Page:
Kenya's central bank directs lenders to forego half of $246 million digital loans

Monday November 14 2022
Kenya's Central Bank governor Patrick Njoroge.

Kenya's Central Bank governor Patrick Njoroge. PHOTO | NMG


At least 4.2 million Kenyans who failed to pay Ksh30 billion ($246 million) they borrowed from banks, microfinance and mortgage finance companies digitally have been handed relief, after the Central Bank of Kenya (CBK) rolled out a framework to slash the burden by half.

The CBK on Monday said the credit repair framework, to be undertaken by commercial and microfinance banks, and mortgage finance companies until the end of May 2023, will see the lenders forego at least Ksh15 billion ($123m) the borrowers owe them as they discount the loans by 50 percent.

“Through the framework, the institutions will provide a discount of at least 50 percent of the non-performing digital loans outstanding as at end of October 2022, and update the borrowers credit standing from non-performing to performing.

“The institution will then enter into a repayment plan with the borrowers for a period of up to May 31, 2023, for the balance of the loan. Upon expiry of the framework, the credit standing of the borrowers with respect to these loans will depend on their repayment performance during the six-month period,” the CBK stated.

The CBK said the objective of the framework is to improve the credit standing of mobile phones digital borrowers who had been reported to Credit Reference Bureaus (CRBs), for failing to service loans they borrowed using mobile phones.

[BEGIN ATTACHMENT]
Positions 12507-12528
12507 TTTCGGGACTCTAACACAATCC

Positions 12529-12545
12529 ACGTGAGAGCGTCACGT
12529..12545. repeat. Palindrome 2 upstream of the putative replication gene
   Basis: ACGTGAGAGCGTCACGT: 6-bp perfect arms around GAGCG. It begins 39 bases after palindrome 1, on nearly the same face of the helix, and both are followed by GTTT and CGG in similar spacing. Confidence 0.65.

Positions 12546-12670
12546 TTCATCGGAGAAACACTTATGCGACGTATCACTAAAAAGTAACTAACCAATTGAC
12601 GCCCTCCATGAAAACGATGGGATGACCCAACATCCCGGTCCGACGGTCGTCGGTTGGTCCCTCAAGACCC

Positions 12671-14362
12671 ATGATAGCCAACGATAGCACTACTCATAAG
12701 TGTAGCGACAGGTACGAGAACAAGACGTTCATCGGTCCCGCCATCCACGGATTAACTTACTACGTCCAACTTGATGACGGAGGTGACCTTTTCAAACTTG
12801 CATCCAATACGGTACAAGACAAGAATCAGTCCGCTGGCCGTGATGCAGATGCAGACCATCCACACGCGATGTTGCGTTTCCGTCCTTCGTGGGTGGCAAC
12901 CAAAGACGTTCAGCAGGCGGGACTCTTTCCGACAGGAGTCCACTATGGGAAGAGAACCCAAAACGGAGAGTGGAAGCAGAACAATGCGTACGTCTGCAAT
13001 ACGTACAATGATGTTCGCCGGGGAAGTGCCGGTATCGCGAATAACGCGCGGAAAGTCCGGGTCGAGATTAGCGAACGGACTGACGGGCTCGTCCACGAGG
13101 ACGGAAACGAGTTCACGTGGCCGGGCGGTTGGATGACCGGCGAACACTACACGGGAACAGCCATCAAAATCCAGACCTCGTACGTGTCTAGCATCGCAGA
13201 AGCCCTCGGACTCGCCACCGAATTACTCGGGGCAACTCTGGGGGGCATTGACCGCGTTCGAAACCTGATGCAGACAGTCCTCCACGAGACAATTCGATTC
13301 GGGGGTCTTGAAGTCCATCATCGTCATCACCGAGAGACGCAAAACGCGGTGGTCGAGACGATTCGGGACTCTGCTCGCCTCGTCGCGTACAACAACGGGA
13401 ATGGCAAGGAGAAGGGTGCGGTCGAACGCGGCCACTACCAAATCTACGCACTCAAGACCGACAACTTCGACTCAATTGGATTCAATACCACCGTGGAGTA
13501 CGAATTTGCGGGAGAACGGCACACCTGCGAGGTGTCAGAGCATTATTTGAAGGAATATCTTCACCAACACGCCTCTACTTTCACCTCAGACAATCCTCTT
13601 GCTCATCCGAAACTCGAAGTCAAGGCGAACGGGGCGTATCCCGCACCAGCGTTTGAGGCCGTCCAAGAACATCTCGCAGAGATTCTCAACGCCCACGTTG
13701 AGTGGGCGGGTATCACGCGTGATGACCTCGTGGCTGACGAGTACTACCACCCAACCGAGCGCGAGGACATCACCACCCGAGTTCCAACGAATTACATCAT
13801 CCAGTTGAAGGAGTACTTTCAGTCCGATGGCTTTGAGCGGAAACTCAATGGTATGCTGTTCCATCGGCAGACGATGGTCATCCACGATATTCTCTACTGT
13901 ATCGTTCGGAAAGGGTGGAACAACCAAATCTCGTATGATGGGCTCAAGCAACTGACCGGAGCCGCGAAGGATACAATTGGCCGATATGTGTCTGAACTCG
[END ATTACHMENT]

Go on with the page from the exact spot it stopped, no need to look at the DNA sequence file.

It covers all loans with a repayment period of 30 days and below that were listed as non-performing by end of October 2022.


“It is anticipated that the framework will enable over 4.2 million mobile phone digital borrowers, adversely listed with CRBs, to repair their credit standing. The total value is approximately Ksh30 billion, equivalent to 0.8 percent of the gross banking sector loan portfolio of Ksh3.6 trillion ($29 billion) at end of October 2022,” the financial services sector regulator stated.

The CBK said most of the affected borrowers were individuals and small businesses that were heavily impacted by the Covid-19 pandemic, which increased their inability to pay after they lost jobs and businesses.

“The adverse effects of the pandemic continue to linger for the covered borrowers. Accordingly, the framework is expected to enable this segment of borrowers to access credit and other financial services as they rebuild their lives and livelihoods,” the CBK stated.

The framework will expire on May 31, 2023, and meanwhile, the lenders have been asked to contact the borrowers and provide them with further details of the framework.

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